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When Consuelo Saldivar moved to Hilton Head Island 18 years ago, she missed the cuisine of her home, a Texas border town.
Being on the front end of Hispanic immigration to the island meant difficulty in finding the basics, like fresh tortillas or decent jalapenos.
Things have changed.
Now Hilton Head has several tortillerias, a network of Latino-owned businesses and two festivals geared toward the area's most recent immigrants, and one of those festivals celebrated its 10th anniversary Sunday.
Over the past decade, Sabor Latino Festival, meaning "Taste of Latino," has grown from a small gathering in a church parking lot to a full-blown celebration in Shelter Cove Community Park. It's a sampler plate of all points south of the United States, and more recently, many Lowcountry neighborhoods.
"We like to get together because we speak the same language, but we're all different," said Saldivar, co-owner of Fiesta & Party and a festival organizer. "The one thing we have in common is we like to party -- and we like to party very late."
And party they did, with plenty of beer, food, traditional music and dancing. Organizers estimated about 5,000 people attended the early fiesta, which fell just after Hispanic Heritage Month (Sept. 15 to Oct. 16) and ended before the sun set.
But there also was a serious side to the festival.
"The idea behind this is to display Hispanic culture because it's so varied," said Eric H. Esquivel, a festival organizer and president of La Isla, a bilingual island magazine. "It's also a way to bring the two communities together very peacefully, especially in the heat of what's happening right now."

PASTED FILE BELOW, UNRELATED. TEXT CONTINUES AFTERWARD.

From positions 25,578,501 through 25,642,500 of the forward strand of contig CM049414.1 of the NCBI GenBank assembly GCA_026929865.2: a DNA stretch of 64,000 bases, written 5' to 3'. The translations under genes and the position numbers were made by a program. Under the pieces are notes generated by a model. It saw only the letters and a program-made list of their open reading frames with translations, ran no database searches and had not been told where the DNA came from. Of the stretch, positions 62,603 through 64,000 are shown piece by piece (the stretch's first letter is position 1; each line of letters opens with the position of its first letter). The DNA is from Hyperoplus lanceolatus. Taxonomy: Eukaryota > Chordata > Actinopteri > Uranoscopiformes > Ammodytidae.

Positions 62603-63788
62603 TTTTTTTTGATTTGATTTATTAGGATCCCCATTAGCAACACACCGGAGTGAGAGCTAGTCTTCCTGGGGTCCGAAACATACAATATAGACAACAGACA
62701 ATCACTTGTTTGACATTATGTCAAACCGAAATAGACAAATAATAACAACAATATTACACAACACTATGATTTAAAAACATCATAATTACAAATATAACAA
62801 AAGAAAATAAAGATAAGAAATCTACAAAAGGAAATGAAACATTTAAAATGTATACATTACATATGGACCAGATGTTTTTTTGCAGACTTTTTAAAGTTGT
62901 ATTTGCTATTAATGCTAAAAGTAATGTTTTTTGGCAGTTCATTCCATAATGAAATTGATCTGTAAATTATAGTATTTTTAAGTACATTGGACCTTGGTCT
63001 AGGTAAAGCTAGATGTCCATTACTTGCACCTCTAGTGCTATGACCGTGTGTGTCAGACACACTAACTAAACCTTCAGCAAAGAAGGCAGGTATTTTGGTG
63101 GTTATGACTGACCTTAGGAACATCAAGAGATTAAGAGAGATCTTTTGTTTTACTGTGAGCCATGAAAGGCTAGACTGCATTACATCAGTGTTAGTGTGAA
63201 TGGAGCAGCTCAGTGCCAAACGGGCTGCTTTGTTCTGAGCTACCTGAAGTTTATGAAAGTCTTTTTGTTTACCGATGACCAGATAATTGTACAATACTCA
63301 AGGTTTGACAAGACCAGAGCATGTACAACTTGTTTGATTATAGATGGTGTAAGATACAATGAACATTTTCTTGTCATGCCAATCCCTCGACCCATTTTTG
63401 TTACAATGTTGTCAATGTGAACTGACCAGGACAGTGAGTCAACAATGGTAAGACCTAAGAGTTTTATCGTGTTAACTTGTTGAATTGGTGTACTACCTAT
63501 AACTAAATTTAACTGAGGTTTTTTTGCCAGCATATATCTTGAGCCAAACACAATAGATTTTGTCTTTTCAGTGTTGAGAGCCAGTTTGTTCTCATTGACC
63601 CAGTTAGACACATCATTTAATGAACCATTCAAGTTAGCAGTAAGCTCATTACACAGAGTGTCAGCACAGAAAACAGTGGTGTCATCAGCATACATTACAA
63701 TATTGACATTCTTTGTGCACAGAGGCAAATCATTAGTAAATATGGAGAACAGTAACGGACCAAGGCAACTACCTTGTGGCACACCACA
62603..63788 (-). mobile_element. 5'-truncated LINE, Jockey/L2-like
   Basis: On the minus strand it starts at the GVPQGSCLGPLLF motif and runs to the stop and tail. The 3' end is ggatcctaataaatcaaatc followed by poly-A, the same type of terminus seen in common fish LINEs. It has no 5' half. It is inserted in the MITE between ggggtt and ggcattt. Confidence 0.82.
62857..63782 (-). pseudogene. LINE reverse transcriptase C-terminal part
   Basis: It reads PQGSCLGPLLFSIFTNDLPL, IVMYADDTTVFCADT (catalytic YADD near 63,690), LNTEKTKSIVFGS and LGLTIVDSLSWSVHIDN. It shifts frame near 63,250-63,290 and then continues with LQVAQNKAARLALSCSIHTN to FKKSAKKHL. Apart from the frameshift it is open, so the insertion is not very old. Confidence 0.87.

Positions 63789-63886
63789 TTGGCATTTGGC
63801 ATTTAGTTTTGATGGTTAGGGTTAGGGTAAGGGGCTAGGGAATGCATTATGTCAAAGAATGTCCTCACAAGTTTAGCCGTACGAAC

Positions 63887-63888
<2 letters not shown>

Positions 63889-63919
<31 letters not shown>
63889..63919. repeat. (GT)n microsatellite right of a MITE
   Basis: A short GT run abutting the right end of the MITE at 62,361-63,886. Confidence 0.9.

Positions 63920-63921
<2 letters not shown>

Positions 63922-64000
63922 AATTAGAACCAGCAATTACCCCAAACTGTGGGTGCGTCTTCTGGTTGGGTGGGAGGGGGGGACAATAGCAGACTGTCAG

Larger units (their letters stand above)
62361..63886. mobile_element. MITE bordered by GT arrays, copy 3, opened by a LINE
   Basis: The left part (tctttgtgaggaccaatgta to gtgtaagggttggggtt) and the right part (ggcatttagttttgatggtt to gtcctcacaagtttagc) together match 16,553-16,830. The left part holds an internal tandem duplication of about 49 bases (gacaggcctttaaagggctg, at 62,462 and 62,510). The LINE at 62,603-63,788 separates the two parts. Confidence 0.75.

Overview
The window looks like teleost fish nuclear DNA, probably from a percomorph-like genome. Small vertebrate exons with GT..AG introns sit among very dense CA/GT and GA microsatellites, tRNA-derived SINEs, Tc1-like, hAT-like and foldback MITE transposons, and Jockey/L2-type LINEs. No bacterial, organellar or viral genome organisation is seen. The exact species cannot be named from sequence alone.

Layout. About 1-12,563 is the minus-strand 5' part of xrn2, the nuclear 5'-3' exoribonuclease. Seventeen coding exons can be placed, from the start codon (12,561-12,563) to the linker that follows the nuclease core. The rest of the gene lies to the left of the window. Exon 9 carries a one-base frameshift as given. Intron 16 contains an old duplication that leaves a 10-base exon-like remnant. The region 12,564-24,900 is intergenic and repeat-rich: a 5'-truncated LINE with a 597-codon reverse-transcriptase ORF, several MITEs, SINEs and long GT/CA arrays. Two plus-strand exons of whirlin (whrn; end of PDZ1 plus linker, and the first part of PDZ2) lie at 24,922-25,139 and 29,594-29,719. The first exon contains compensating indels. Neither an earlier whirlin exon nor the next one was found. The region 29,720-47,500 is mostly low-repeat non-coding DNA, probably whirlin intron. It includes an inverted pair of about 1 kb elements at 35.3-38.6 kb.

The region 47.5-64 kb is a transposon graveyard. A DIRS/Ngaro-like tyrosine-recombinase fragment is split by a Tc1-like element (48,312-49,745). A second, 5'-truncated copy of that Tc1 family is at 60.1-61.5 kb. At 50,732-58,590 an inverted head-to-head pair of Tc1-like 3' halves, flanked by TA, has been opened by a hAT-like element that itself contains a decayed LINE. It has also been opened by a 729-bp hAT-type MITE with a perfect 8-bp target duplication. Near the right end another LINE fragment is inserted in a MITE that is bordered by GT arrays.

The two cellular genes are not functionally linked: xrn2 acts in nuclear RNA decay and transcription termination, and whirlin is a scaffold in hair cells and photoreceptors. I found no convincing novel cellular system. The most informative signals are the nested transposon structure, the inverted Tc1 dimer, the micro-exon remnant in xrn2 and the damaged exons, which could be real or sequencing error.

With the growth of the local Hispanic community and national debate on porous borders and undocumented workers, there's also been a backlash toward the recent immigrants: a condominium complex considering using federal employment eligibility forms to screen tenants and a county illegal immigration law that requires businesses to prove their workers are legal.
There also are misconceptions, such as Hispanic and Latino people speak the same language, so they must share the same culture.
Money raised through beer and food sales will benefit local charities serving the Hispanic community.
Some of the booths focused on giving out information rather than churros.
A pregnancy clinic handed out brochures about prenatal care. The Latin American Council of South Carolina's table was covered with pamphlets on topics such as English classes and advertisements to find Spanish-speaking foster parents. But the overarching message was motivational: Don't be timid.
"Our goal is to help Latinos assimilate into the American way of life," said Agustin Martinez Jr., a business consultant, translator and chairman of the council's Beaufort chapter. "What we want to get out (to recent immigrants) is don't hold back. You're in a country where people are encouraged to step up and get involved."